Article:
Tuesday, March 07, 2006

security at home and abroad

The illusionary safety of the PATRIOT Act by Jeff A. Taylor at the indispensible Reason:

Box cutters, airliners, rental cars. This is how you make war on a free society from within. A Ryder truck, fertilizer, plastic barrels. These are the building blocks of terror. A quick mind and dark heart are the only two really indispensable (and, fortunately, fairly rare) components for making mayhem. The folly of PATRIOT is that it pretends to give the good guys access to those hearts and minds, in real time and on tape. But it is the mother of all knowledge problems. This approach supposes that if enough info can be sucked up, evil intent will become clear, and authorities can swoop in and stop it. Accordingly, some official, somewhere, is no doubt contemplating requiring FBI background checks for car rentals.

Such diffusion of attention masks the real threats. The one undisputed terror weapon to be deployed against America was anthrax. The government's best guess—facts have been hard to come by in the now stone-cold case—is that the anthrax came from U.S. government sources. An unofficial source that was twisted to some sick purpose, to be sure, but a very narrow target for improved oversight and security. This does not require a PATRIOT-sized revamping of the state's investigative powers over every citizen of the republic in order to correct. Worse, official Homeland Security doctrine, along with billions in flat-out pork, has pushed ever more lethal weapons in ever more hands around the country. This is exactly the opposite of security. Every deputy sheriff in America with access to a full-on military arsenal creates another target of opportunity for those quick minds. Alert the NSA: They will not be phoning Pakistan for instructions.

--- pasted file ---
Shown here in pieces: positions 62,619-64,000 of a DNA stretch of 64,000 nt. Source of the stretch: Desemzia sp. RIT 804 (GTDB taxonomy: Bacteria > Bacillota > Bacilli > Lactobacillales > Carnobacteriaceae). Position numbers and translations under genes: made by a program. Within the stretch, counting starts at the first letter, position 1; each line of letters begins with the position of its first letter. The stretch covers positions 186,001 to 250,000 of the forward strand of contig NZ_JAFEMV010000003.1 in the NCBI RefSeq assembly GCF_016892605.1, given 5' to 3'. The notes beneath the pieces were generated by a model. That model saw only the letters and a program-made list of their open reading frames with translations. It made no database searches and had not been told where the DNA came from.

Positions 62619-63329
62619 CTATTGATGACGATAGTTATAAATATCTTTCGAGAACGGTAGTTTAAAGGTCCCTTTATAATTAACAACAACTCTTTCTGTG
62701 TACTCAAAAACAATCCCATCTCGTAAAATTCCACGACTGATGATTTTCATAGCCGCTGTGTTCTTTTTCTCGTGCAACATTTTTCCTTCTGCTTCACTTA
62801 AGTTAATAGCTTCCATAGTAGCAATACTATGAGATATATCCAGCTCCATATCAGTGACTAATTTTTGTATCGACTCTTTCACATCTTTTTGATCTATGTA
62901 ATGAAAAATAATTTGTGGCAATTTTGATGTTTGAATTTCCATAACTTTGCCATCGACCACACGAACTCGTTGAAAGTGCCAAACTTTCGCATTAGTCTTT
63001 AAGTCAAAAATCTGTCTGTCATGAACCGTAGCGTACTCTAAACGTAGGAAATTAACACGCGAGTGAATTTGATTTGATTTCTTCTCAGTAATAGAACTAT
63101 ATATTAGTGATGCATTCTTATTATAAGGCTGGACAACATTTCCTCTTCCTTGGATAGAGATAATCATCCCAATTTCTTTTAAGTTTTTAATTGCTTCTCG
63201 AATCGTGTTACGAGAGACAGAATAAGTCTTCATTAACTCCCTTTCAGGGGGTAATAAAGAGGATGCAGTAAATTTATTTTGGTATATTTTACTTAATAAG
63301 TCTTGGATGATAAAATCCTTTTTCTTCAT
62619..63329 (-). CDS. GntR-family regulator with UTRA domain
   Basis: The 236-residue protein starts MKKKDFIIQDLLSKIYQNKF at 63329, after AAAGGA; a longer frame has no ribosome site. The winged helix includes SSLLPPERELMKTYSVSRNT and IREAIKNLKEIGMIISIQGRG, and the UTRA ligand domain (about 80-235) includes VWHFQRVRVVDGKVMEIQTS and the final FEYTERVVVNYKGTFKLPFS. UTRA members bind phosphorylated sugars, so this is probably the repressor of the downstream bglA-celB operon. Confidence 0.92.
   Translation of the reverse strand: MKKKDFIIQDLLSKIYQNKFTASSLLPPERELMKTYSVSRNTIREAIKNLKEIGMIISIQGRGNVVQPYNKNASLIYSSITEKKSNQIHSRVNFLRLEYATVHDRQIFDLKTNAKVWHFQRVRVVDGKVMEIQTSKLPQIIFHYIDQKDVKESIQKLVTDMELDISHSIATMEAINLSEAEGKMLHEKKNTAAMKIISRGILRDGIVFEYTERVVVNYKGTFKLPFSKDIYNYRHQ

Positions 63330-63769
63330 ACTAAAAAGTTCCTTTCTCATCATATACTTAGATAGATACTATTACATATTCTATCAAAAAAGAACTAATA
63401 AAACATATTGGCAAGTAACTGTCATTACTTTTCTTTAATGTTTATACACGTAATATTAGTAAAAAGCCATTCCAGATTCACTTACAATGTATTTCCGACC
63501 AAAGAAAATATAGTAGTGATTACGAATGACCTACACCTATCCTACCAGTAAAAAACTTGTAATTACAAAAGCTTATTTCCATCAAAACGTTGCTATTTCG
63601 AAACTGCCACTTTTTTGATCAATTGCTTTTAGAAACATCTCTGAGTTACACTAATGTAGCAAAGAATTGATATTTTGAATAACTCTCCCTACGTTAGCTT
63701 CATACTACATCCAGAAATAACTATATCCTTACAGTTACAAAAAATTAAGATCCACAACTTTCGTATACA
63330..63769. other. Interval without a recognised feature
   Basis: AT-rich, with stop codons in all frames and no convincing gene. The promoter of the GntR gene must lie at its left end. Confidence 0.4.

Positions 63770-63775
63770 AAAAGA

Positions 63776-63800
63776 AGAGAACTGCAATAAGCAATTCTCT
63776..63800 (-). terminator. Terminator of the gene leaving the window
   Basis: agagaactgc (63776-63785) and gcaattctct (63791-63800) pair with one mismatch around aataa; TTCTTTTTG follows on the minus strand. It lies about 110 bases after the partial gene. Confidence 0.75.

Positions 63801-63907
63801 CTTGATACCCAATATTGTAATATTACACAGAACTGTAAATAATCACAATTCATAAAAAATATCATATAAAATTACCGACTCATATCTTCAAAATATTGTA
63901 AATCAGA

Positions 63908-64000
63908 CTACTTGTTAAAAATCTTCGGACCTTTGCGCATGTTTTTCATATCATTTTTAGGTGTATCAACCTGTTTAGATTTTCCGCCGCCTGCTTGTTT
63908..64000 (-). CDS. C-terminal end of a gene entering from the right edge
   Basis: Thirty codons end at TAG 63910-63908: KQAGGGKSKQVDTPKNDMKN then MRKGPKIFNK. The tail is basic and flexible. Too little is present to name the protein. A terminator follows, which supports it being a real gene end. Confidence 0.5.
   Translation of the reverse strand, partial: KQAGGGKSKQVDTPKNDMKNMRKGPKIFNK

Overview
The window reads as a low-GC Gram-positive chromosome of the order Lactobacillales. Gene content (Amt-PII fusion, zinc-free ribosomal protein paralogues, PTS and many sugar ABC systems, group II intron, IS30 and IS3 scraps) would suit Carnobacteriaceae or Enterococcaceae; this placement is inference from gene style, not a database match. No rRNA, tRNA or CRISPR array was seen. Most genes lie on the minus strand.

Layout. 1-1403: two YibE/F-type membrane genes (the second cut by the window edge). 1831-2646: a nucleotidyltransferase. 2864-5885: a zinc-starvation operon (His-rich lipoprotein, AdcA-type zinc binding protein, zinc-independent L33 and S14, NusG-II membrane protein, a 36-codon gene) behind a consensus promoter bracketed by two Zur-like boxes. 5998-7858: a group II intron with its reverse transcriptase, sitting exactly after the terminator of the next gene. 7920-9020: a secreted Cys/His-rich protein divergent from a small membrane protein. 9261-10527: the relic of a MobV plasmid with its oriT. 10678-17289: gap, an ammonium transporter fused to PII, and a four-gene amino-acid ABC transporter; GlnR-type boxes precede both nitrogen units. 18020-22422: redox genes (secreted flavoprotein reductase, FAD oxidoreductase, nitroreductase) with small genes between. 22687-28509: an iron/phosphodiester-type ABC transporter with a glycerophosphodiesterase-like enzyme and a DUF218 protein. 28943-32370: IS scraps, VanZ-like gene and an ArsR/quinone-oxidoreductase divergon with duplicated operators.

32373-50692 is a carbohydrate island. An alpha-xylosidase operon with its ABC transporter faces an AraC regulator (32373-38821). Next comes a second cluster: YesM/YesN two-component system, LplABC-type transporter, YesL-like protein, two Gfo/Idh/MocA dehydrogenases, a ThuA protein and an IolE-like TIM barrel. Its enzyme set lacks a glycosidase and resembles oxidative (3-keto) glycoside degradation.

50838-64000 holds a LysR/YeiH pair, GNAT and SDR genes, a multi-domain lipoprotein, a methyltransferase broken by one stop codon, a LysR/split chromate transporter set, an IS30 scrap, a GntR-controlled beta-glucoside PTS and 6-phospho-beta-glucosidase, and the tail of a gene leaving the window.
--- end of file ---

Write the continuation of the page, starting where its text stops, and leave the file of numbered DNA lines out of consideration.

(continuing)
The greatest change has been in the perception of ordinary Americans' ability to accept responsibility for the security of the country. Hiring one guy to watch all of the intelligence agencies (and then denying him access to the miltary intelligence component) is a typical Bush recipe for disaster, perhaps from the Rumsfield or Cheney chapters of the cookbook. Soon Bush will be more than nudged back to his Crawford ranch, perhaps anointing some successor who thinks that this will not be politically toxic for them. In the meanwhile, we have good reason to hope that more and more competent people will have the opportunity to ensure our security. Just look at the change in design of the rebuilt NYC World Trade Center over several years from a reduced in height, diffuse in layout or skeletal structure to a gleaming hardened (first 30 floors a solid barrier wall with only slits of natural light) singular obelisk, with the same height as the tallest fallen tower but increased floor space and a massive antenna, reminscient of that proposed redesign with the higher 'middle finger' tower in a five tower early in the contest, giving the finger with its unbowed height and phallicity but the prudently solid base. The same defiant characteristic is now more than ever a part of the American psyche, a tradition which is debased by the ill-considered Act of false title.

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